The Criminal Bar Association (CBA), the representative body of criminal barristers in England and Wales last week, conducted a crucial ballot of its membership, arguably one the most significant decisions in its history. The CBA ballot on collective action by barristers in the Crown Court was triggered by criticism by a number of its members for accepting a deal with a government without consulting its members on whether to continue the’ no returns’ action in protest at government cuts to legal aid.
A simple question was posed members in the ballot paper, “Do you wish to continue ‘no returns’ and days of action until all the cuts and reductions in (solicitors) contracts are abandoned?”
As per the ballots result, 2:1 criminal barristers have voted in favour of the deal, thus accepting it. As a result, further actions has been called off. According to the results, 1,878 who are CBA members cast their votes. Of this 1249 voted, “NO” and the remaining 629 voted ‘Yes’. The effect of the deal means, the Ministry of Justice (MoJ) will postpone the proposed 6% graduated fee cuts.
Under the existing action the CBA had advocated a “no return” policy.This meant that in the Crown Court, other barristers would refuse to accept to take a brief in cases where the instructed Crown Court barrister would be unavailable to appear personally.
The agreement between Criminal Bar Association (CBA) and with Ministry of Justice (MoJ) would take effect from 7th March, 2014.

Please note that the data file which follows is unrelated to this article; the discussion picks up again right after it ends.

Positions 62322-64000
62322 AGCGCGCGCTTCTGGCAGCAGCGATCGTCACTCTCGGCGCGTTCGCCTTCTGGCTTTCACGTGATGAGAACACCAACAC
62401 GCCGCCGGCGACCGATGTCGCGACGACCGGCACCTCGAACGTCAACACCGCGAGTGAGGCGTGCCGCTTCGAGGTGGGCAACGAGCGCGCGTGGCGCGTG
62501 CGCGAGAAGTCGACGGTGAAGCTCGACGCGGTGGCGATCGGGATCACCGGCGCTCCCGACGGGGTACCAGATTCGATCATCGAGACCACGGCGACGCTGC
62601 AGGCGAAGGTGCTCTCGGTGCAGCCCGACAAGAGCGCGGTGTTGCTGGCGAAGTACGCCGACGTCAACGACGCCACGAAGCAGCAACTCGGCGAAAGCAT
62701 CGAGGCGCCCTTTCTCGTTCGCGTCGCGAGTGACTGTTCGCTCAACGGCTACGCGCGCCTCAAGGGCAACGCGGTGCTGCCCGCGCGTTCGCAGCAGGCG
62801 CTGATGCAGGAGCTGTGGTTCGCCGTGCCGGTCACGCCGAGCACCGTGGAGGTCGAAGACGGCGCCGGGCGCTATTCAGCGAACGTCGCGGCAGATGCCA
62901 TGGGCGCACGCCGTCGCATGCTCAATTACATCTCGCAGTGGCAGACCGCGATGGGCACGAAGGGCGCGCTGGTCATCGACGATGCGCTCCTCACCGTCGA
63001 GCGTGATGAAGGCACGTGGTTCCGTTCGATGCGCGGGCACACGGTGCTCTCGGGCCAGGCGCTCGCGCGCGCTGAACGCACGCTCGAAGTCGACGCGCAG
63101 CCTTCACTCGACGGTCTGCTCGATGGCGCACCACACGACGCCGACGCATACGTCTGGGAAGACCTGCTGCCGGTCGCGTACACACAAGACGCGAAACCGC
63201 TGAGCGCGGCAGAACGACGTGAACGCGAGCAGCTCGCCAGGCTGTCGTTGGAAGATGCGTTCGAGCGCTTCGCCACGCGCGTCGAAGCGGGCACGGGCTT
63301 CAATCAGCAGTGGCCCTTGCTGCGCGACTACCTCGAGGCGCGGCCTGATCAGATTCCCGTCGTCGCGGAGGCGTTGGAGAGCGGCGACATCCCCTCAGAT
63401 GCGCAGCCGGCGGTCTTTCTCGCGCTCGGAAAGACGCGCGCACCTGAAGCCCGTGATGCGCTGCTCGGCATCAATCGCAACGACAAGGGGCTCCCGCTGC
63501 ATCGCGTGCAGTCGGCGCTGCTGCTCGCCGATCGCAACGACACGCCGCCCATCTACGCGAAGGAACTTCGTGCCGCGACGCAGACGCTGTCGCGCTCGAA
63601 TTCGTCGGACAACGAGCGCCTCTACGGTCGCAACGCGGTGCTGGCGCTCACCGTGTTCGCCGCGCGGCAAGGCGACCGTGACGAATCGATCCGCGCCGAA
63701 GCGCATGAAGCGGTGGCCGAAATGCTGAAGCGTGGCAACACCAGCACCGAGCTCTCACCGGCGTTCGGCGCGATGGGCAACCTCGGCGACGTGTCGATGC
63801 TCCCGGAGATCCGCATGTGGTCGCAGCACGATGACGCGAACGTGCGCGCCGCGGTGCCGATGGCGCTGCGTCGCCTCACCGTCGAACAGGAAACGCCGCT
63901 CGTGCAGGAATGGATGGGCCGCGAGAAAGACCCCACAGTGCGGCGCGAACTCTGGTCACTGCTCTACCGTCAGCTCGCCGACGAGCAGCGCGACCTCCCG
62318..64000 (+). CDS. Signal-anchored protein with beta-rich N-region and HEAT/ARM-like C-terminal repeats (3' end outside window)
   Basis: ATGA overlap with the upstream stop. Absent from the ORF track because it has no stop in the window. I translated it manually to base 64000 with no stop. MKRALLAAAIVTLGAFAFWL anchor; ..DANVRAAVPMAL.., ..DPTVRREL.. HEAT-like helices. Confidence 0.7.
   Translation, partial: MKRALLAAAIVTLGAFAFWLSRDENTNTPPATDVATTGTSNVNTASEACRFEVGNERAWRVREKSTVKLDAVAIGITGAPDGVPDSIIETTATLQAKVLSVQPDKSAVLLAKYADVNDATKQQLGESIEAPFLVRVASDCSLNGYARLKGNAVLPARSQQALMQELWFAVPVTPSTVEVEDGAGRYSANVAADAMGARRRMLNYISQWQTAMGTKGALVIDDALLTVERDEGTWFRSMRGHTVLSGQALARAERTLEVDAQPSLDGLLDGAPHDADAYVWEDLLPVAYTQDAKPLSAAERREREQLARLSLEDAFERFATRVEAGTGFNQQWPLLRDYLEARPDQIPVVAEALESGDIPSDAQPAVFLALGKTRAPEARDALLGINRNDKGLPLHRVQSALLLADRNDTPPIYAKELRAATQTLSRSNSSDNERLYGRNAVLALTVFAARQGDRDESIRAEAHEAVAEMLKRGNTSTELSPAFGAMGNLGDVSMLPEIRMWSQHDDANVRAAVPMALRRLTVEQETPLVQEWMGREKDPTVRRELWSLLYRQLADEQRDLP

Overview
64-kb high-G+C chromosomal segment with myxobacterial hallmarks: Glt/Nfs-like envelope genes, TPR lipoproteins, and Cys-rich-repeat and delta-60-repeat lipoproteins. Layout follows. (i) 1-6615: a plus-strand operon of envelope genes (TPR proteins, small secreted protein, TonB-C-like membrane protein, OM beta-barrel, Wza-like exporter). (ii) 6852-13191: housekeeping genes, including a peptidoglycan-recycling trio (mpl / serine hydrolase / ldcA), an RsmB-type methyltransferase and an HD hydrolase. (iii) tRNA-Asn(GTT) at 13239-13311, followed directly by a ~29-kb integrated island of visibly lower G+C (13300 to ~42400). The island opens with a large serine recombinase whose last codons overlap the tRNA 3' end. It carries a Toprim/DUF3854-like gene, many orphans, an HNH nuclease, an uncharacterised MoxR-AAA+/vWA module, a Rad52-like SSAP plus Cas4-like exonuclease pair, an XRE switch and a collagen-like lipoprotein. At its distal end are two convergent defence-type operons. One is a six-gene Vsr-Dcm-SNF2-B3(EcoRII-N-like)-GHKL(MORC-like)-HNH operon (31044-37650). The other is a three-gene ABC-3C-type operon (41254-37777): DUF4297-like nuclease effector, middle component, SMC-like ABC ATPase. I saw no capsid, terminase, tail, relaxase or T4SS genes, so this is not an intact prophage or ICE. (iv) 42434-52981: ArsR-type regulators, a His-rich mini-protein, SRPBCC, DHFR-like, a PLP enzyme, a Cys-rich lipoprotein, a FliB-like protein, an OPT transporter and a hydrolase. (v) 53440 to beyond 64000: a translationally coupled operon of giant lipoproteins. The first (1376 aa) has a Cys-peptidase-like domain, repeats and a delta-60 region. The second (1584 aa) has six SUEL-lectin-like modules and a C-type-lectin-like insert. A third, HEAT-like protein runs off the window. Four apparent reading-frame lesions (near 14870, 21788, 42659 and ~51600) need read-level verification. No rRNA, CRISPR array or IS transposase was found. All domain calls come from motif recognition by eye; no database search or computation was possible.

However, a number of lawyers and legal professionals, including solicitors who work within the criminal justice system oppose the CBA deal. According to them, criminal barristers have abandoned solicitors in their collective battle against legal aid cuts.
President of the London Criminal Courts Solicitors Association (LCCSA), Nicola Hill was disappointed as the Bar had chosen to accept the deal. In her view, the Criminal Bar Associations had shattered the legal aid unity in the face of the cuts. Criminal solicitors across England and Wales, took to twitter venting their fury.
The Criminal Law Solicitors Association and The London Criminal Courts Solicitors Association have stepped up their pressure and have sent a letter of claim in relation to pre-action protocol for a judicial review.
Criminal Barrister wasted costs in the crown court as a result of the CBA policy quashed.
In another significant development, reported in the Law Society Gazette, on the 10th April, 2014, His Honour Judge Holt, Recorder of Norwichquashed a wasted costs order which was made against a barrister for not appearing before the court with reference to the ‘no returns’ policy. His Honour Judge Holt, observed,
“Wasted costs orders have huge implications for a barrister’s career, potential for sitting as recorder, or taking silk, therefore it is essential before making such an order that full facts be ascertained and judged.”
He further stated that,
‘Having had regard to the documents there is no way a wasted costs order would be appropriate or anywhere near to being appropriate. Counsel and her instructing solicitors acted entirely professionally and in those circumstances I rule that no wasted costs should be made in this case.’
Whether the decision made by criminal barristers to call off their action in crown court cases was correct, time will tell. Whether it will ultimately bears fruit remains to be seen, for now the battle against the severe cuts to legal aids continues to be fought on many fronts.